In its latest annual report, Illinois-based Kraft Foods said it received a subpoena on February 1 from the SEC. The subpoena is connected to an FCPA investigation of a facility in India that was part of Kraft’s $19 billion acquisition of U.K.-based Cadbury last year.
Kraft said its pre and post-acquisition due diligence revealed potential compliance problems in various jurisdictions, including India, triggering a deeper internal investigation. The company hasn’t disclosed publicly what it found or why the SEC subpoena is limited to India-related issues. It said legal charges in 2010 were “insignificant” and in 2009 it recorded a $50 million legal charge related to certain European operations.
The SEC, Kraft said, wants information about its “dealings with Indian governmental agencies and officials to obtain approvals related to the operation” of the India plant.
A string of FCPA settlements has established the DOJ and SEC’s interest in pressing cases following acquisitions or tender offers.
Cardinal Health’s 2003 acquisition of Syncor produced FCPA precedents concerning an acquirer’s pre-merger due diligence obligations and successor liability. Titan Corporation’s FCPA violations were discovered after a Lockheed tender offer. Lockheed aborted the offer and in 2005 Titan paid a record $28.5 million for its FCPA settlement. More recently, M&A activity resulted in enforcement actions involving Delta Pine, Aibel, and Latin Node, among others.
In 2008, Halliburton’s clumsy attempt to buy British firm Expro through a hostile takeover produced the most intrusive Justice Department FCPA Opinion Procedure Release on record.
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Here’s Kraft’s full FCPA disclosure from its Form 10-K:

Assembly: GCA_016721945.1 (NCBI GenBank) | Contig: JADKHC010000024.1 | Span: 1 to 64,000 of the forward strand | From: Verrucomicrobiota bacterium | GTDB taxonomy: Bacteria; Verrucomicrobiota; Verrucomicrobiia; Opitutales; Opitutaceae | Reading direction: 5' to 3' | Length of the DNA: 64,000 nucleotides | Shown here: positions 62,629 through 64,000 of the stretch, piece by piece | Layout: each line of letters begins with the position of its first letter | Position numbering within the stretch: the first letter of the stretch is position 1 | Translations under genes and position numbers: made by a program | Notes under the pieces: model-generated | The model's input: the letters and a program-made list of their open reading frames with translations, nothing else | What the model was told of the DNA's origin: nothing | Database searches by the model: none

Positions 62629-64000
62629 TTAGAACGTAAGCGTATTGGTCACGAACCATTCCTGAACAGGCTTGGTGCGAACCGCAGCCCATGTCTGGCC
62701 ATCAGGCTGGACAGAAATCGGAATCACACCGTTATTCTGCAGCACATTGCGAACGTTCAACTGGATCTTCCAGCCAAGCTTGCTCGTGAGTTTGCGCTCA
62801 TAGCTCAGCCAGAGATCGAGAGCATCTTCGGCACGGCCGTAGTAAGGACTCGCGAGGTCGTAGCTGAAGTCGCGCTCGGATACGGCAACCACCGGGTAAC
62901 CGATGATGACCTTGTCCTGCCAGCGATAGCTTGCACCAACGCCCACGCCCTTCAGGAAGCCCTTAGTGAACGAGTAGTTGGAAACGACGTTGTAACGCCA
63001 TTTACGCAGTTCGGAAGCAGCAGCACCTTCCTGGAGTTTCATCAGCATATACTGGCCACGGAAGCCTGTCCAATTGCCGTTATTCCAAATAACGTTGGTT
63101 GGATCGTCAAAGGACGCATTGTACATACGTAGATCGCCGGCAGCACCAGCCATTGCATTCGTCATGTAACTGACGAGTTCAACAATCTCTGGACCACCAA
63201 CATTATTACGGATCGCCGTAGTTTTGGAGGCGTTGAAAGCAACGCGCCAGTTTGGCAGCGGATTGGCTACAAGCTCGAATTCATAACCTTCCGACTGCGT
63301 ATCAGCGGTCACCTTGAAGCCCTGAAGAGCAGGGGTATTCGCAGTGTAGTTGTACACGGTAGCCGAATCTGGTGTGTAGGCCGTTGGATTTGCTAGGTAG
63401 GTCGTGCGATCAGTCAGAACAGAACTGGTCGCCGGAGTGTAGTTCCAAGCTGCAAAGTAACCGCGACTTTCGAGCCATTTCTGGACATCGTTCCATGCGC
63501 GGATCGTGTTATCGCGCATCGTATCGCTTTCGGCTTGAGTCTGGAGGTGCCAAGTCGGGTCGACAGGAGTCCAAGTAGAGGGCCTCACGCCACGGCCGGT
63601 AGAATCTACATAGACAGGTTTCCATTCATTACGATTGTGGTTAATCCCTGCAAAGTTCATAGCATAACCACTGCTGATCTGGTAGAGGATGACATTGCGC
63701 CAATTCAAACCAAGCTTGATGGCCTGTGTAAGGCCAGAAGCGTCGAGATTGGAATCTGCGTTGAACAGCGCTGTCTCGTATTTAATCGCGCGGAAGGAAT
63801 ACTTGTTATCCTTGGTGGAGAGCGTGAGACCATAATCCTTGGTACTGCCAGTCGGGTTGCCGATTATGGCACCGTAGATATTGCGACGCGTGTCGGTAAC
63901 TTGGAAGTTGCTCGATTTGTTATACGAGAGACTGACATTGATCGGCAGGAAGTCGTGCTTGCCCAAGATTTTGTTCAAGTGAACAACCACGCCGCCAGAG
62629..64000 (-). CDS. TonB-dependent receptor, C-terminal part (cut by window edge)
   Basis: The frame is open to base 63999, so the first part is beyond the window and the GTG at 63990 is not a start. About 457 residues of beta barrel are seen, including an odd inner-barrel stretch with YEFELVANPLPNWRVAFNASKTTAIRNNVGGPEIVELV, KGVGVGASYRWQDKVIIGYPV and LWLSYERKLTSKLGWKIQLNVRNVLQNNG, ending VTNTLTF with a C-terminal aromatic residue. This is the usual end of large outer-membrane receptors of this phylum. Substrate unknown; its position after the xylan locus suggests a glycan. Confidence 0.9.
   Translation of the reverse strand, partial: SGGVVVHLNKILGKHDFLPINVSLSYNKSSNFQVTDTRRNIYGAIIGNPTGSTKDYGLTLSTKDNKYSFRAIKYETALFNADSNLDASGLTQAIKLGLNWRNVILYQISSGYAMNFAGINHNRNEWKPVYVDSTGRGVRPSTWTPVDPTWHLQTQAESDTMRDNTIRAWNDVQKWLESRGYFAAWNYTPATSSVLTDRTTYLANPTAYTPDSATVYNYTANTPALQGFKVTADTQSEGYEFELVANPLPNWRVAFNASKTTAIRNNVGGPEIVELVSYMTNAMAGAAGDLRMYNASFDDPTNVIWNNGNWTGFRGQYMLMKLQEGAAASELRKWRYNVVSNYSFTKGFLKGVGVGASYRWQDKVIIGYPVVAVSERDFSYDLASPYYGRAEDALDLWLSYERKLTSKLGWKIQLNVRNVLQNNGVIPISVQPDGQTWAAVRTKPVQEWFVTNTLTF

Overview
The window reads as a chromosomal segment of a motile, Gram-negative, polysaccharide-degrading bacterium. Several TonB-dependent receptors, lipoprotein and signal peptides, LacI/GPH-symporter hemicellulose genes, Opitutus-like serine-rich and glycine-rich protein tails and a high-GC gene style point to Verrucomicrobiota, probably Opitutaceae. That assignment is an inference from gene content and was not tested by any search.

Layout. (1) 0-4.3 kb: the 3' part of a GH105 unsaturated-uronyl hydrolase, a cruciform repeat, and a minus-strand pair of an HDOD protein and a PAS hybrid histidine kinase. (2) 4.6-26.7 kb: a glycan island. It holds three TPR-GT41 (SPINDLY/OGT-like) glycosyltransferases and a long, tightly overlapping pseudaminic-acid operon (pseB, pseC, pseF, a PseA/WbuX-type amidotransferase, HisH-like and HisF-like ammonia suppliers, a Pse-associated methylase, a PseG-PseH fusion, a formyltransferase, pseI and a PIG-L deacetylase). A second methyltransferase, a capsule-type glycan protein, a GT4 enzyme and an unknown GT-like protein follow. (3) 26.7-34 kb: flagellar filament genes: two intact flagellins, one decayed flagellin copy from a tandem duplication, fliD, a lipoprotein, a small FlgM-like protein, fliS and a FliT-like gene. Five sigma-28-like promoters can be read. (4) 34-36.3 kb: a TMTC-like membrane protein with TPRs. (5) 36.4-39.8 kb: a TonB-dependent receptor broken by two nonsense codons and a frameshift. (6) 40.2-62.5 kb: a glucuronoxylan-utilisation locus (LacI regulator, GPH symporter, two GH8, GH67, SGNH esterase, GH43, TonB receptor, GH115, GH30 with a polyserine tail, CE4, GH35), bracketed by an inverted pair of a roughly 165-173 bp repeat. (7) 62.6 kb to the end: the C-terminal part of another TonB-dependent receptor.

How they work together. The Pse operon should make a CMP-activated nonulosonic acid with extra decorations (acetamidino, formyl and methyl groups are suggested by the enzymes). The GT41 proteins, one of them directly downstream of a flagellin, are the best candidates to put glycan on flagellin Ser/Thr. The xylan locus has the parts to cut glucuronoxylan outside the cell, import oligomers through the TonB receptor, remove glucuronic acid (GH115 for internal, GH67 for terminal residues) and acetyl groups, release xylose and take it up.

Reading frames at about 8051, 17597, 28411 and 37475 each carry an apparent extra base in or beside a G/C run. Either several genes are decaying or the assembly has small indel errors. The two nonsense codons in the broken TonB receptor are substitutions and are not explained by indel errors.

A compliant and ethical corporate culture, which includes adhering to laws and industry regulations in the United States and abroad, is integral to our success. To this end, after we acquired Cadbury in February 2010 we began reviewing and adjusting, as needed, Cadbury’s operations in light of U.S. and international standards as well as Kraft Foods’ policies and practices. We initially focused on such high priority areas as food safety, the Foreign Corrupt Practices Act (“FCPA”) and antitrust. Based upon Cadbury’s pre-acquisition policies and compliance programs and our post-acquisition reviews, our preliminary findings indicated that Cadbury’s overall state of compliance was sound. Nonetheless, through our reviews, we determined that in certain jurisdictions, including India, there appeared to be facts and circumstances warranting further investigation. We have undertaken these investigations, which are ongoing.
On February 1, 2011, we received a subpoena from the SEC. The subpoena, issued in connection with an investigation under the FCPA, primarily relates to a Cadbury facility in India that we acquired in the Cadbury acquisition and primarily requests information regarding dealings with Indian governmental agencies and officials to obtain approvals related to the operation of that facility. We are cooperating with the U.S. government in its investigation of these matters.
Kraft Foods Inc. trades on the NYSE under the symbol KFT.
Its February 28, 2011 Form 10-K is available here.